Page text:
Cut to the present. I read an actress’ comment recently – that she wasn’t on social networking sites because it took away the mystique surrounding her. Fair point, and I had to agree, considering how most actors and ‘celebrities’ in general use the sites to showcase feet of clay. I’m not comparing celebrities to gods, not yet, but in the eras before hyper communication tools, and further back, before ubiquitous magazines and television, there was probably more fiction than fact built around celebrities. The persona overshadowed the person. But now, they seem to be just regular people. Not that they aren’t that, but its more in-your-face.

And thus I wonder, about the gods of yore. In those times, news got around much slower, and it was perhaps easier for legends to be born and for facts to be coated liberally with fiction. It was also perhaps easier to believe. So when I see images and statues of Jesus these days, I wonder what the real story and who the real person was.

Ashwin Sanghi took 2 years of reading and 18 months of writing to complete this book. You see, the other thrill of ‘The Rozabal Line’ was having a conversation with its author, while I was reading it. Wonders never cease. :)

until next time, acts of faith

Recycling Gods

Sometime back, I’d written a post about super powered individuals who later came to be known as Gods, and how technology is perhaps taking us closer and closer to these versions of gods. And sometime back, Vimoh too wrote a very thought provoking post on the evolution of Hindu gods, and how, over a period of time, important Vedic gods like Indra, Varuna, Agni etc have lost their importance to a newer set who rose to prominence according to the stage of our civilisation – Ganesha, Saraswati, whose ‘hidden’ characteristics were brought to light. An evolution from gods “that govern the elements of nature to gods that govern abstract concepts of the mind”. He also hypothesises that  in the future, the list will be further transformed when man realises that the universe is more of a network than a hierarchy and when he finds himself at par with the highest of gods and the lowest of forms, he will realise his divinity.

I’ve always wondered whether the original set of gods was a small number and as needs arose, historical characters were pushed into divinity, their stories exaggerated, and for later generations they served as gods. The original triumvirate – Brahma, Vishnu and Shiva have remained more or less a constant in their importance, though Brahma lost out in terms of places of worship.  But the evolution of gods is something I completely agree with.  As our needs changed and the things we could control changed, it was perhaps inevitable that the things we attributed to them would change. More importantly, they also changed with out interpretations of good and evil. Since our gods have always been close to us, their character and behaviour also reflected this change in ethos.  Huffington Post says they’re now pop culture, through Bollywood movies, for example. But yes, they were always more human, and ‘approachable’ anyway.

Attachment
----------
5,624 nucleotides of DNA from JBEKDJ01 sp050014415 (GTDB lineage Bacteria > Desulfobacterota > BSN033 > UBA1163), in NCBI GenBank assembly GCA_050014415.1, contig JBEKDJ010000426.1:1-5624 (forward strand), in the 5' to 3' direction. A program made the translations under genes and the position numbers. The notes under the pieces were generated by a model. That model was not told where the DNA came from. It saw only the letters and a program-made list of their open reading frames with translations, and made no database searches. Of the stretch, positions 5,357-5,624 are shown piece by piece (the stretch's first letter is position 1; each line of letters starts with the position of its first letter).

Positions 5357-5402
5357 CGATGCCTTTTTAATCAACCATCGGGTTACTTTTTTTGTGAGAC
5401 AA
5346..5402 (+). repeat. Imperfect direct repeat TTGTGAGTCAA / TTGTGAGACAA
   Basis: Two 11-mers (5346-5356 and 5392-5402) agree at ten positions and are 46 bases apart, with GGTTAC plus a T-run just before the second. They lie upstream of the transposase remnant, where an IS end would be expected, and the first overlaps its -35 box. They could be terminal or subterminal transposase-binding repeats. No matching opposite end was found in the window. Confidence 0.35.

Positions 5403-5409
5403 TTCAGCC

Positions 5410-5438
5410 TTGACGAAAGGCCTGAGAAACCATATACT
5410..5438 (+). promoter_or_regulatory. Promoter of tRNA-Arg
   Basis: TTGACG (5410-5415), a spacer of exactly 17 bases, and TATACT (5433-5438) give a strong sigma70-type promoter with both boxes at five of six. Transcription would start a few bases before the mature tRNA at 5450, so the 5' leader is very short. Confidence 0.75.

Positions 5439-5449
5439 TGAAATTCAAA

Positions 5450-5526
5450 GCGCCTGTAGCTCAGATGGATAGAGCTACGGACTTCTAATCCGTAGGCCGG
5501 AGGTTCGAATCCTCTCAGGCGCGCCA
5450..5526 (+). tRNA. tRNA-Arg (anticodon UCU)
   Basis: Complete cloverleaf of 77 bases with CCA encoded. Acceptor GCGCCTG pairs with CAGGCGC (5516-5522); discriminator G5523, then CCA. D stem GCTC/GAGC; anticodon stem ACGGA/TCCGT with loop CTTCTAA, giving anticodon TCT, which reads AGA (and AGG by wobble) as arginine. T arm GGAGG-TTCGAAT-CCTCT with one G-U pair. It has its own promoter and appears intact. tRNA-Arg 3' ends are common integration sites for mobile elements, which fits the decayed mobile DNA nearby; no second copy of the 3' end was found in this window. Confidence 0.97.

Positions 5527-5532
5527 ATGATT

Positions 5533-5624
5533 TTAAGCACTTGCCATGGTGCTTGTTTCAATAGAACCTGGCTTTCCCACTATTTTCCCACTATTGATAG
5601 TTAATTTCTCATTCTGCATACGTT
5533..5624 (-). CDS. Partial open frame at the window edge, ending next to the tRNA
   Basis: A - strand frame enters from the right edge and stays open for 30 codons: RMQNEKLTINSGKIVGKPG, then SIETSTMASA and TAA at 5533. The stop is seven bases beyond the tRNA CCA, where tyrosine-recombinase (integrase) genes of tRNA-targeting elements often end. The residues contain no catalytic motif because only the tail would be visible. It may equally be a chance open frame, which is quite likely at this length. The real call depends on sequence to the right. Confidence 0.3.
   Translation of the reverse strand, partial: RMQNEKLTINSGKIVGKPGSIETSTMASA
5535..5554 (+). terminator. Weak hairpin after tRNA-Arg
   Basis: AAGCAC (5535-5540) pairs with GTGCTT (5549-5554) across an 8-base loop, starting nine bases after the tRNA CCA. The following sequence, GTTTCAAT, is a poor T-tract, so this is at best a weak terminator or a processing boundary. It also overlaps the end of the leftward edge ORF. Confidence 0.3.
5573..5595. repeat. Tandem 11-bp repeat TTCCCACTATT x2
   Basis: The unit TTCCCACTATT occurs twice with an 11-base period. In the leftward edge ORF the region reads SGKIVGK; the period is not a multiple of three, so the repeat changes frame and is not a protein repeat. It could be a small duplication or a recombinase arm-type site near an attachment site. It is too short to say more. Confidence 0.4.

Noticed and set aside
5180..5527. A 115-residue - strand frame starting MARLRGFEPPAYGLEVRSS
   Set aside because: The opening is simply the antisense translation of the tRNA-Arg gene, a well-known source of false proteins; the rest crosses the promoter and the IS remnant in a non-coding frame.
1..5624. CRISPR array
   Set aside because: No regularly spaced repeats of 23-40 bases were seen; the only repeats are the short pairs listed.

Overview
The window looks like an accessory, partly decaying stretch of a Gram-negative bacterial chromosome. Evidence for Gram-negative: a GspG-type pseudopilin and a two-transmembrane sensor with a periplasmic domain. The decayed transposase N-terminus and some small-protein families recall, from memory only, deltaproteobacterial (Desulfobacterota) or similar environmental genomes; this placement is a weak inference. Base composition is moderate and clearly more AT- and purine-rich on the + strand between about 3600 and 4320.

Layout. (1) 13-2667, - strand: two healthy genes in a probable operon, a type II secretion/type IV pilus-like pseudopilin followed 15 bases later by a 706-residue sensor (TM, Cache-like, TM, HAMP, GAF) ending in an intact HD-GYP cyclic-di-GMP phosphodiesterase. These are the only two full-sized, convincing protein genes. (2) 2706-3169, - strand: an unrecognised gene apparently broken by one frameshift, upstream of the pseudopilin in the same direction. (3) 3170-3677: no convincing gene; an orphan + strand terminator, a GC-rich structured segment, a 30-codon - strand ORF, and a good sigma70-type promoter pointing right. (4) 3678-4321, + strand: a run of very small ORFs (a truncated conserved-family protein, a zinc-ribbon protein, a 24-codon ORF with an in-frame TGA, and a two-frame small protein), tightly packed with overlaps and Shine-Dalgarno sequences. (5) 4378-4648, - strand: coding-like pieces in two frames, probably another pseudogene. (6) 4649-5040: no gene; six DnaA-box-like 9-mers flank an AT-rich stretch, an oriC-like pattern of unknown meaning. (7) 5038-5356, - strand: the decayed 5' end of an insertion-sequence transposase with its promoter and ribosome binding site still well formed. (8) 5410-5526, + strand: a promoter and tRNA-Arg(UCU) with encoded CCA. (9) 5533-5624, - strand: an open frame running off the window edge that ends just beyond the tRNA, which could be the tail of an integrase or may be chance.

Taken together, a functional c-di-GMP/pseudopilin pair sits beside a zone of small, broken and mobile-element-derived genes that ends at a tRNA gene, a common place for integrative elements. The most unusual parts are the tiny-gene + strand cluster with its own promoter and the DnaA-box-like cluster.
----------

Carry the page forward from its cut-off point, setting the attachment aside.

It does bring up a point though. I wonder how our current depiction of Hindu Gods would affect how later generations perceive them. The modern retelling, which sometimes adds layers hitherto absent. Imagine a future generation treating Ramanand Sagar’s Ramayana the way we treat the vedas now simply because earlier sources may not stand the test of time. If they saw Sippy’s Mahabharat and also saw Jha’s Rajneeti, would they be able to grasp the parallel? Or would they miss it because they haven’t ‘lived’ with the gods like we have? ‘Sita’ in the television series was ‘Deepika’, the actress, who has also played other roles in serials and movies. So, without a context, it might be just another role she did. There is a reason I’m thinking this way. Any of the gods could be just a role play – incarnations/manifestations – different roles in different contexts at different times. We rely on certain images and certain texts which are possibly incomplete in their current form. And thus rises the question that invariably gets asked in such discussions – who created who?